Be sure to:

  • Evaluate current staff capabilities for initial trainer training
  • Set expectations for participants and ensuring they understand the deliverables required of them
  • Design the training curriculum
  • Create learning materials
  • Collect feedback from participants

TIP: Ongoing evaluation of the program is essential to ensure that goals are being met and that the appropriate resources are allocated accordingly.

 

1. Identify the right participants

Selecting the right people to become your internal trainers requires some thought and reflection. Ideally, you want the right participants to be:

  • Good communicators
  • Reflective
  • Respectful and tactful
  • Experienced in their field
  • Flexible and available

One of the most important factors to consider when selecting trainers is their experience level. Look for people who possess the necessary skills and knowledge to effectively teach a particular subject or task to others. Individuals with good communication and interpersonal skills have an easier time leading and motivating other employees.

It is also beneficial to find trainers with enthusiasm and passion to help create an engaged learning environment. You also want to make sure that potential trainers are available and can commit to the training programs.

Trainers should be selected based upon their skill level and their passion for creating an engaging learning environment. 

2. Set a clear purpose for the training program

When you initially launch the train-the-trainer model, you need to be clear and concise with the purpose and goal of the training program.

Consider the different areas your employees need the most guidance and assistance with – are there software-related struggles? Or are you looking to improve the instructional skills or leadership skills of your team instead?

Map out the areas employees struggle with most, and define the ones that bring the most value to your organization.

3. Determine outcomes and assessments

Once you know why you want to establish a train-the-trainer program, you need to consider how you will measure and assess the outcomes of the training course.

Identify a set of tangible and realistic outcomes and learning goals for potential trainers, and map out how frequently your participants need to be assessed, depending on the curriculum and overall learning process.

For instance, outcomes and assessments for software training can be more straightforward to plan, compared to setting up a training model for aspiring managers and team leads.

4. Design a training curriculum

For your train-the-trainer model to succeed, you need a strong training curriculum. Carefully consider the goals and objectives you hope to achieve, as well as the specific needs of your trainees.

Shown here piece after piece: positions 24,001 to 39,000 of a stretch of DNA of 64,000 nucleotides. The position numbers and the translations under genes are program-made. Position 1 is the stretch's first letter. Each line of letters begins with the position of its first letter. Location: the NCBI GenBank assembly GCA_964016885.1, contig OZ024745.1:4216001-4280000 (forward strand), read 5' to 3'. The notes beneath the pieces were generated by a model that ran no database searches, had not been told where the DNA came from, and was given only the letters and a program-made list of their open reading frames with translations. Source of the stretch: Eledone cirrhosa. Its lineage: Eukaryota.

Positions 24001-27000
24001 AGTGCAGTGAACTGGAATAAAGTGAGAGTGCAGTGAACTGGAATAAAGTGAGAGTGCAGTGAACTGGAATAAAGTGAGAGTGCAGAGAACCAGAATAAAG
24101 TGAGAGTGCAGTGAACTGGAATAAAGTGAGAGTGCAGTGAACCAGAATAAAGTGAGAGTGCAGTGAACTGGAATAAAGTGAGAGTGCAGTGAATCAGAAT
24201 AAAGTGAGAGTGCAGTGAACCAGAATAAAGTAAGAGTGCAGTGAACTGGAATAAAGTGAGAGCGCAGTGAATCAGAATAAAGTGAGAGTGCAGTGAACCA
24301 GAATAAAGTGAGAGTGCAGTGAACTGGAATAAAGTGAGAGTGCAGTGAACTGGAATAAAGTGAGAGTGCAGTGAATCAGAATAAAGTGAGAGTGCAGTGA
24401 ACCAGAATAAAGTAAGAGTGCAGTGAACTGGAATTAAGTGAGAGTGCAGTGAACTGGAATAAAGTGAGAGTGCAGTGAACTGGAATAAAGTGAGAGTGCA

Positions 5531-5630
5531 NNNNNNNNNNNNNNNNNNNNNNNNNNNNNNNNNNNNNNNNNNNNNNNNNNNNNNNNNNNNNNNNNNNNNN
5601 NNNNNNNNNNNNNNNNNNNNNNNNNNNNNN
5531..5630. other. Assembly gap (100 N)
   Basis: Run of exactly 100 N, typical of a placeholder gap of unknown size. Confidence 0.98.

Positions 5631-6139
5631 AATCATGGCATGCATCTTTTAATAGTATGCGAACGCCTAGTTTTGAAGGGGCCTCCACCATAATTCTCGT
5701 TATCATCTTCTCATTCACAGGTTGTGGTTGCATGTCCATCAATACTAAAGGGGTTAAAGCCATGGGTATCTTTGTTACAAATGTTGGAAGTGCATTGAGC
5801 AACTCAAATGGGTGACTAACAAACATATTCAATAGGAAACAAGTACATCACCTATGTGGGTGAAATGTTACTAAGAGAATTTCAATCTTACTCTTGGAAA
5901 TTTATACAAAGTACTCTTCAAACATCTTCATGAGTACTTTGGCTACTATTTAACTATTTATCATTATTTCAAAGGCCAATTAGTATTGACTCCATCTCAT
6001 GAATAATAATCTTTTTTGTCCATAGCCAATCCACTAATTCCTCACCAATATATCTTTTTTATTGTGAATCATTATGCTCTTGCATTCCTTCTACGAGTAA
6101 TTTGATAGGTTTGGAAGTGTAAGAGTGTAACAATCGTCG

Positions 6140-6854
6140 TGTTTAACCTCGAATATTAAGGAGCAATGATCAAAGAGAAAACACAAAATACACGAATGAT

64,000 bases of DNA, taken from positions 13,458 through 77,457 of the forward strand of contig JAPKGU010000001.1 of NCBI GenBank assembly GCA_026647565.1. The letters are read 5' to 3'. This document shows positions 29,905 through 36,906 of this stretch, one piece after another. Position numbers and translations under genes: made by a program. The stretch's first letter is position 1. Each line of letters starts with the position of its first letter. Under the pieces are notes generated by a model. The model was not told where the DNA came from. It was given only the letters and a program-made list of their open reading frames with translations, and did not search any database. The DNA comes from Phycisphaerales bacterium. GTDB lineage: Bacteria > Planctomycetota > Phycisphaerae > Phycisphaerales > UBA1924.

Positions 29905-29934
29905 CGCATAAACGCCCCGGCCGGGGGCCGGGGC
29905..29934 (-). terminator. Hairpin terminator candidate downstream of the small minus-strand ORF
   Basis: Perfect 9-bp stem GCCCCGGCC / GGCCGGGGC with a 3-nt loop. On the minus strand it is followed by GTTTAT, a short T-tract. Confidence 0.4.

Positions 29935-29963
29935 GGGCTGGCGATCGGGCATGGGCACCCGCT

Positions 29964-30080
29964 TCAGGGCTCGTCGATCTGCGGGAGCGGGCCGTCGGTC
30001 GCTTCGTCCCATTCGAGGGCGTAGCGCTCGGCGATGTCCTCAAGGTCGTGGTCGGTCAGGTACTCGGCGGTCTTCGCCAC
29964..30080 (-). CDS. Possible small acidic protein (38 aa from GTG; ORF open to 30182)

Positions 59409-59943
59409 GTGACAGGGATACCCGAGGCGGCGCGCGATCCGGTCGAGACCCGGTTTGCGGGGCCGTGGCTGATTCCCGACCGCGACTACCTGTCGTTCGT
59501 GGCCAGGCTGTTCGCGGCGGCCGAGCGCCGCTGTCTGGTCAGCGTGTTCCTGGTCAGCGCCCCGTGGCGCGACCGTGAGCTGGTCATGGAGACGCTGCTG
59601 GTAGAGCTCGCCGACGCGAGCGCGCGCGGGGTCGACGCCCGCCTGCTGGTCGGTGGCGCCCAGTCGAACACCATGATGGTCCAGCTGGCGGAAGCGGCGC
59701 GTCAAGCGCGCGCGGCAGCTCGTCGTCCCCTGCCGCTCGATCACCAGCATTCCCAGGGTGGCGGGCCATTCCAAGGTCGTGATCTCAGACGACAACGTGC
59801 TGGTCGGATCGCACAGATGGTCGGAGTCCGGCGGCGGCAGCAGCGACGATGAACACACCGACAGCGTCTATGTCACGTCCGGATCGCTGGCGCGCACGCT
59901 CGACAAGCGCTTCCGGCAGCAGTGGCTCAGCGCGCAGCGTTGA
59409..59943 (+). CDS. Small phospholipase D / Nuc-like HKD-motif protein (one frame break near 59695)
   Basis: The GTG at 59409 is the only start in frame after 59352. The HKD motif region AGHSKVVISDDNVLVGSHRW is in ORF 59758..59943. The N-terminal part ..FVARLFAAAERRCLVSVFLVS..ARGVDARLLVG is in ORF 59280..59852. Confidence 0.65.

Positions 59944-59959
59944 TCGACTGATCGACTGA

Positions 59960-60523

It’s important to assess the resources available to you, such as budget, materials, technology, and personnel. You want to create a learning environment that encourages participants to engage in meaningful dialogue and collaboration.

A comprehensive and practical training curriculum should cover all the topics and assessments learners need to know in order to successfully and independently execute the desired outcomes.

Effective training materials is a vital piece of a training plan. Materials that are comprehensive and interactive help learners and digital adoption tools can make the process of creating uniform, effective training materials much less time-consuming.

5. Create training materials

When creating training materials, it’s important to consider how they will be used and received by learners. Carefully selecting relevant topics, crafting engaging content, and incorporating interactive activities into your materials helps ensure that trainers and learners get the most out of their learning experiences.

By taking the time to create comprehensive training materials for your train-the-trainer program, you can empower your trainers with the knowledge and skills needed for successful instruction.

Using digital adoption solutions with in-built authoring tools helps to reduce the overall time it takes to create detailed and localized training content – especially if you’re setting up a software-focused train-the-trainer program.

6. Collect feedback from participants

Participant feedback helps to measure the success of your training program and identify areas for improvement. Feedback should be collected in a timely manner via surveys, interviews, or questionnaires.

Tools like ClickLearn help you automate feedback collection and processing for software training. Set up feedback surveys for different sections of your training process, and gain a better understanding of how users feel about your training content.

Develop your own in-house subject matter experts

Developing in-house subject matter experts through a train-the-trainer model is essential for any team or organization that wants to remain competitive and improve internal skill transfer and retention.

To successfully launch and maintain a train-the-trainer program, it’s important to identify the areas where training is required and build a framework for internal development.

When done correctly, a train-the-trainer program helps develop a team of highly skilled individuals who can contribute to the company’s success and mission while also simultaneously teaching other employees.